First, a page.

I’m a philosophy guy. I recieved my bachelor’s in philosophy, I got over half way through a master’s degree, I even allude to my philosophical tendencies in this blog title.
My philosophizing predates my following of Christ. I am much less of a philosopher than I once was. Occasionally, though, I try to do philosophy in the name and cause of Jesus. I’ve been pondering a statement lately.
The statement is “God is dead”
Ordinarily, people view this as an atheistic battle cry. But the statement is much more nuanced than that. There’s actually numerous ways people can use the term. I thought I’d explore some of these.
The statement is associated with Frederick Nietzsche. If he did not originate the phrase Nietzsche certainly is the one who popularized it. And Nietzsche’s own complex relationship with Christ and Christianity is something of a mirror of the phrase “God is dead.”
Nietzsche is a wierd philosopher. He’s frustrating and fascinating and incredibly inconsistent. As his philosophical career drew to a close, he became increasingly difficult to comprehend. There’s a goodly ammount of research, theorizing, and hypothesizing around the condition of his mental health toward the end of his life.
Therefore, anybody who says “Nietzsche believed X” is either over simplifying, way smarter than me, or simply wrong. He’s just not the sort of guy who lends himself to blanket statements about him.
Nonetheless, an incredibly brief but relatively accurate statement about Nietzsche is that he hated Christianity and Christians with a fierce passion… but he was fascinated by the person of Jesus.
This is all a bit of a digression, though. Back to his famous words: “God is dead.”
On the surface, there doesn’t appear to be much wiggle room. It seems to be saying: God used to be around. Now he’s not.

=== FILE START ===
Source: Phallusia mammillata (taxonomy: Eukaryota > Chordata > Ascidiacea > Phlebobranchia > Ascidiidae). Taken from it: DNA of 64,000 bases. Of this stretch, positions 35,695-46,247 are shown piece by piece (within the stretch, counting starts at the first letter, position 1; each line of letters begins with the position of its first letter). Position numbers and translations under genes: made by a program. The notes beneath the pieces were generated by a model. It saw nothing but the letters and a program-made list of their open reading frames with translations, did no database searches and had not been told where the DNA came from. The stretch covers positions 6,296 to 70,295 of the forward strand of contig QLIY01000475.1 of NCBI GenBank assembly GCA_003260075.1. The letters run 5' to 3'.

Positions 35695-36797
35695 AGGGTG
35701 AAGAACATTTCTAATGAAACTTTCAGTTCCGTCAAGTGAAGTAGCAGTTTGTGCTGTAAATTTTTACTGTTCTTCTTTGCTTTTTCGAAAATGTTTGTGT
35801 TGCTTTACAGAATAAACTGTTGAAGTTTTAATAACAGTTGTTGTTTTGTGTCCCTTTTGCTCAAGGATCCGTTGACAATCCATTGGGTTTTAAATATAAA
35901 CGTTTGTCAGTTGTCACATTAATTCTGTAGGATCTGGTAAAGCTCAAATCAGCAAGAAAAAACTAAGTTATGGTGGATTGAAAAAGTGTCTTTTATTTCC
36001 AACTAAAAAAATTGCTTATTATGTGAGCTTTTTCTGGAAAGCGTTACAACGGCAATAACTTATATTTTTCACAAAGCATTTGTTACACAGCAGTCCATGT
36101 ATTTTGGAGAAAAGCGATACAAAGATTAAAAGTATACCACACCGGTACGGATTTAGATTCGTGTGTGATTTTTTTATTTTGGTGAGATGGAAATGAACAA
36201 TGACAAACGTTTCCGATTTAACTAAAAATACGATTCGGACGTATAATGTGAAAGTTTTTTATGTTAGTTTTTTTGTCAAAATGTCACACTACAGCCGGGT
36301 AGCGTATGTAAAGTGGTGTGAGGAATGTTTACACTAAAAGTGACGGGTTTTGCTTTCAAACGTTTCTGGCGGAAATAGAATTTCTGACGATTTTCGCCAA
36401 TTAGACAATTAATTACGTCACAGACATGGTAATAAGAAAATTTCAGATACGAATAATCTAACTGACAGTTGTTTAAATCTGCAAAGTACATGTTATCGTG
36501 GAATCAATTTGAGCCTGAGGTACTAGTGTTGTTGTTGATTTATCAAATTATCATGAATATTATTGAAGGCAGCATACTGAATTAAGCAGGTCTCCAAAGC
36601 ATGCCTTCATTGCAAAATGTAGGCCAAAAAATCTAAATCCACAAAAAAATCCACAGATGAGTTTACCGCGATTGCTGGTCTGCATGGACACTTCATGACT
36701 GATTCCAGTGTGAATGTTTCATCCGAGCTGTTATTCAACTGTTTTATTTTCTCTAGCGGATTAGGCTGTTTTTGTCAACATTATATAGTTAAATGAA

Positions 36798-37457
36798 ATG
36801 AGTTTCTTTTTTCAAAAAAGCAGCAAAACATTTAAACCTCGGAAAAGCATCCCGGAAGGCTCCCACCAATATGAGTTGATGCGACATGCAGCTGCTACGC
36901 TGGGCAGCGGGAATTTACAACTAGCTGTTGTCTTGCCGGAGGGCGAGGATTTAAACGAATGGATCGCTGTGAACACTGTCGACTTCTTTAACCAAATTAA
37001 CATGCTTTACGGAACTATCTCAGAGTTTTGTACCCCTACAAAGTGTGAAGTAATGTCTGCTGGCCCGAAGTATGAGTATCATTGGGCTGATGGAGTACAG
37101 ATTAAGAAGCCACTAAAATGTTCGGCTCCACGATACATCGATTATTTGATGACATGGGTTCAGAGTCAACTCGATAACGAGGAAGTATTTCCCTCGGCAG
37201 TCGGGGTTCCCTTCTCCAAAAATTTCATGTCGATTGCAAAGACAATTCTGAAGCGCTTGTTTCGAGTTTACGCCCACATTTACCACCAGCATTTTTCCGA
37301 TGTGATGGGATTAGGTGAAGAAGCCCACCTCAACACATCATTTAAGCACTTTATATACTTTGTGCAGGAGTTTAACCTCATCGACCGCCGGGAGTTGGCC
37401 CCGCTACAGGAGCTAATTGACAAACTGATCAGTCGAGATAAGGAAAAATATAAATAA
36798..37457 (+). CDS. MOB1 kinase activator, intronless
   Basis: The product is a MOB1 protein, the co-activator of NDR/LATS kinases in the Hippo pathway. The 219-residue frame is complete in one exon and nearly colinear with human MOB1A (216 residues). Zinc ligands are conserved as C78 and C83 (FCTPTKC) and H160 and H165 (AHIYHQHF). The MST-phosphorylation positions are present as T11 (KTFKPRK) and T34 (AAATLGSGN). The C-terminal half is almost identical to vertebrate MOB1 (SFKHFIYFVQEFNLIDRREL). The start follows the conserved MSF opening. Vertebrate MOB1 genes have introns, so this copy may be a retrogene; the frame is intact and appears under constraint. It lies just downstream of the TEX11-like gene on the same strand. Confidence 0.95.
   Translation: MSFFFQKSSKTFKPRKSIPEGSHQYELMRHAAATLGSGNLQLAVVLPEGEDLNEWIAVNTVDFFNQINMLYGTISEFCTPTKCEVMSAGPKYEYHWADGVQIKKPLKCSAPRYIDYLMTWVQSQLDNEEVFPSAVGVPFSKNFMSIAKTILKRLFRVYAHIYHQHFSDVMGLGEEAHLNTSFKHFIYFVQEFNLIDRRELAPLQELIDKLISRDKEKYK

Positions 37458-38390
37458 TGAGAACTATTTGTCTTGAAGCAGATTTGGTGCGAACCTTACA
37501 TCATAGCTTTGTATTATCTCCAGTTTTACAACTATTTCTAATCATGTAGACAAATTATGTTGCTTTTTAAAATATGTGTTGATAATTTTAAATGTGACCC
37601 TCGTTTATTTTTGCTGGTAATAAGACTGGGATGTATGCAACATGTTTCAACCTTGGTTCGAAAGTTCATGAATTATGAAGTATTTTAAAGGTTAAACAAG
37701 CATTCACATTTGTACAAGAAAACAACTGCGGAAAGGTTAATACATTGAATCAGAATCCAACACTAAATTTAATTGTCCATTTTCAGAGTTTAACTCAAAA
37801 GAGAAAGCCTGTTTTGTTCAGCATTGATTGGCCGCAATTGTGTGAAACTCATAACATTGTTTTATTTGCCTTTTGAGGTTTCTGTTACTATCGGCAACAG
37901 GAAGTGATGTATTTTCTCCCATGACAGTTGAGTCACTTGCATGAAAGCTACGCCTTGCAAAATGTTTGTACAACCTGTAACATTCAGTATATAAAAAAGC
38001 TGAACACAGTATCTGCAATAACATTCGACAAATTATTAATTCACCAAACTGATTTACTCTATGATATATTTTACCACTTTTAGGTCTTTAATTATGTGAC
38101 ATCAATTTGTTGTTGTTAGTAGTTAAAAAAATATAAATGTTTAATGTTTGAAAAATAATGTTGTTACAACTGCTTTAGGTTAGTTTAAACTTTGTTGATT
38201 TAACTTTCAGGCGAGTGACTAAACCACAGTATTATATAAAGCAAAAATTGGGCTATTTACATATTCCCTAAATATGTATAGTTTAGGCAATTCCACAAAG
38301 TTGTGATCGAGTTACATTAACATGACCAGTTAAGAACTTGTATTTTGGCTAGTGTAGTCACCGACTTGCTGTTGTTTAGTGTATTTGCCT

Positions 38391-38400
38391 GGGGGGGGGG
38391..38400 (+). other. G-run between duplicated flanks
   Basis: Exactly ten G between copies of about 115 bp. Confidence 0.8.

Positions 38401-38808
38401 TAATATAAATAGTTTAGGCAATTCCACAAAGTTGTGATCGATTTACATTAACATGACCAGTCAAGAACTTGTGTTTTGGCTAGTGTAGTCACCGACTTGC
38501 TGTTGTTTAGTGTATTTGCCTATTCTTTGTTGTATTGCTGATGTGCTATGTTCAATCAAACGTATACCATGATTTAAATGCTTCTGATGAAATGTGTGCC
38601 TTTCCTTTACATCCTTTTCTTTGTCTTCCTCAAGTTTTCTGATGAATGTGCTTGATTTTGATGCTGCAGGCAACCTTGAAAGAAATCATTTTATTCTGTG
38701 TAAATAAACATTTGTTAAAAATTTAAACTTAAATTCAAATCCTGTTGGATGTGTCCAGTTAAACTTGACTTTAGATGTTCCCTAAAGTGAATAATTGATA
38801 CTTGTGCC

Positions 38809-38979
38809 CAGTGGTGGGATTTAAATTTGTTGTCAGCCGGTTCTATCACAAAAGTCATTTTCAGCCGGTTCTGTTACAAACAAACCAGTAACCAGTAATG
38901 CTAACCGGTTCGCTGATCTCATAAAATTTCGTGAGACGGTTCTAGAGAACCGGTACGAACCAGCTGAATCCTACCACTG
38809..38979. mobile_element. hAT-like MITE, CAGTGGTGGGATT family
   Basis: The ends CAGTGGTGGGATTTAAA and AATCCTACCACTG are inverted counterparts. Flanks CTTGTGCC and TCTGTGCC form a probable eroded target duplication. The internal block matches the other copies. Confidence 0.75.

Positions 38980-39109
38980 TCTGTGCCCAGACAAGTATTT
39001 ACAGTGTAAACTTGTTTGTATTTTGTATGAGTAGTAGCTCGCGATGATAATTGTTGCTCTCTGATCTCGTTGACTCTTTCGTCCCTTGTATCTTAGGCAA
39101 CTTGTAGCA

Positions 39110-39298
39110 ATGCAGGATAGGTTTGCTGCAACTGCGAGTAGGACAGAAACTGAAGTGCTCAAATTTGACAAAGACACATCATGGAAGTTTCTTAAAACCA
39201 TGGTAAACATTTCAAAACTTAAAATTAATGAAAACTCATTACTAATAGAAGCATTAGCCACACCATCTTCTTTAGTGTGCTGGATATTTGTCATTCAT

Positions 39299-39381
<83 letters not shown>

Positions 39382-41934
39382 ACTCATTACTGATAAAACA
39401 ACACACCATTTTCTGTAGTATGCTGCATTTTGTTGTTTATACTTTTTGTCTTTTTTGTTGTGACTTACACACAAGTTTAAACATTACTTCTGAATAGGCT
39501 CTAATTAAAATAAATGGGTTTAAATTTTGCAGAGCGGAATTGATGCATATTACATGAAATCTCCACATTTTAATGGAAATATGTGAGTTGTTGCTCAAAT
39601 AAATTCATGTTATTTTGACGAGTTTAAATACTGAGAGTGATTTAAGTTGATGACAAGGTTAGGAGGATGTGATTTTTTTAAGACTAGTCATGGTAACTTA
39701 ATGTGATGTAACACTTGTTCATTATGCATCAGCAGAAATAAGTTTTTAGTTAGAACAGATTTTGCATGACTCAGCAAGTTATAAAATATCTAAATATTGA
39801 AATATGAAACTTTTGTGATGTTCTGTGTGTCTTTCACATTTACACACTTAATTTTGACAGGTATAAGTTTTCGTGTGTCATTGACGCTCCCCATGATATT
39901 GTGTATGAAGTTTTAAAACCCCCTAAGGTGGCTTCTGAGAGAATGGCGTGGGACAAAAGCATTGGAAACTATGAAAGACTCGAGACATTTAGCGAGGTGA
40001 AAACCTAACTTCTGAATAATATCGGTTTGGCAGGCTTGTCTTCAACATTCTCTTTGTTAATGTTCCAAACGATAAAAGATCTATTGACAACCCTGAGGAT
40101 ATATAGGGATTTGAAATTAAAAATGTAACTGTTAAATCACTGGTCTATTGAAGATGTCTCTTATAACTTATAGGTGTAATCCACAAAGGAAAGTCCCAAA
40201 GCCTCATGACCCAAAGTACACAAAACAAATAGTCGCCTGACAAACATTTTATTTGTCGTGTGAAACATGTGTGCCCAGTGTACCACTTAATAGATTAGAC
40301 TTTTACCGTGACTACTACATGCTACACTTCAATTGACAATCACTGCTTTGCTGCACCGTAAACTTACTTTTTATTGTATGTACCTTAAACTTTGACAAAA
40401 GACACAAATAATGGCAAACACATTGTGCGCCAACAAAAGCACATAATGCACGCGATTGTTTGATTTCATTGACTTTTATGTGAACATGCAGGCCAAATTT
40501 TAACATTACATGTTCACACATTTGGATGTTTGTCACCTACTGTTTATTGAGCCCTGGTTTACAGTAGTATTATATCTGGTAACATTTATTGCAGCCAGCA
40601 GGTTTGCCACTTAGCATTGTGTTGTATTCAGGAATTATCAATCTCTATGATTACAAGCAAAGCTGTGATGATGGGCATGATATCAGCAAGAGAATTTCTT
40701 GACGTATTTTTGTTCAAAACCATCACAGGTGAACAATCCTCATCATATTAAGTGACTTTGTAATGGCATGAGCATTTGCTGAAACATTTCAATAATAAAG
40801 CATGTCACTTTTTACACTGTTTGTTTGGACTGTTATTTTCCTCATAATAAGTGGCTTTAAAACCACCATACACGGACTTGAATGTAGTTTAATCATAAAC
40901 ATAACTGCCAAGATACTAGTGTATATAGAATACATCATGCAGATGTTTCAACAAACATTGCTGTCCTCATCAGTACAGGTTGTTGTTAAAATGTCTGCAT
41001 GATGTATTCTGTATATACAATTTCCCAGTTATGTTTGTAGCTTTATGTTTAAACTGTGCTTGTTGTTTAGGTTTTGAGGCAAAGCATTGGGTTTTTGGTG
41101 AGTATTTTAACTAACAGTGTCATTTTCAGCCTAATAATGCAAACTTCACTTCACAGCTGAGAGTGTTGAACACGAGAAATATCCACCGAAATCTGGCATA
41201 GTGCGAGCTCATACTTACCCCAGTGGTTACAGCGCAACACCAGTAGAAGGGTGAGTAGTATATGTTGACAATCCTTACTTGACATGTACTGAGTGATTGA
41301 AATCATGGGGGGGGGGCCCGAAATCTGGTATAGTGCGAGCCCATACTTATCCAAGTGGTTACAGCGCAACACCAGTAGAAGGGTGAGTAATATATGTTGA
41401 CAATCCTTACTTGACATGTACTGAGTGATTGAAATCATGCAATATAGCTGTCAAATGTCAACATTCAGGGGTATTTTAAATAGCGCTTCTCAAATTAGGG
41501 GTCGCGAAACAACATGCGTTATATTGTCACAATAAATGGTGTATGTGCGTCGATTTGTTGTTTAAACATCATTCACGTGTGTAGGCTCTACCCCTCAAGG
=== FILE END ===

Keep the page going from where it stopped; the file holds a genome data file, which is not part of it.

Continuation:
One of the things that can be meant by the statement “God is dead” is that in one sense, he used to be around. God was alive in so much as people’s actions were altered by their belief in God. But then something happened. A cultural shift. A scientific discovery. We realized that there was no God after all. In this sense, he died.
A slight modification of this meaning is the idea that God is rendered irrelevant to our every day lives. His centrality, soverienity, etc., has been reduced. This modification comes in two flavors.
Somebody might say “God is dead” and mean it’s a good thing that we’ve realized that he simply isn’t important.
Or somebody might lament “God is dead” and she might mean that we have forgotten God. This person might think that belief in God was a delusion that actually made us better people; or they might believe that our de-emphasis on God is a bad idea; we kill God in so far as we don’t do what we should be doing, we don’t act in the way we should be acting.
I’m not in agreement with any of these, really. But I do think that there is something very valuable about the phrase “God is dead.” It’s stated provactively, violently even.
The bottom line about the usefulness of the phrase is this:
If it can stay dead, it was never God at all.
We have this idea in our heads. This idea is what we think about God. If this idea is somehow compatible with the idea of being dead, then the idea is simply not very close to the reality of God.
God is unkillable, undie-able. Somebody might point out that the cross flies in the face of these claims. I think this would be a fascinating and huge issue. For now, I’ll side step that issue by putting it this way:
Really, the idea seems to be that God is still dead. The idea is that God stays dead. Saying “God is Dead” is just a short, pithy idea. But it loses most of it’s punch if we accept the idea that death was a temporary thing for God.
No matter how you look at it, I think the value of the phrase “God is dead” works like this:
If you harbor an idea in your head, and if you think that this idea is God, you should try to imagine this entity dead. If this idea makes sense, if you can envision your idea dead, then your engaged in idolatry. Your image is not of God at all.
So here is the rather strange challenge all this implies:
Summon up everything you think you know about God. Picture Him.
Could he die? Could he die and stay dead?
If he could, then it’s probably time to start over, re-discover God. Because He’s bigger than death.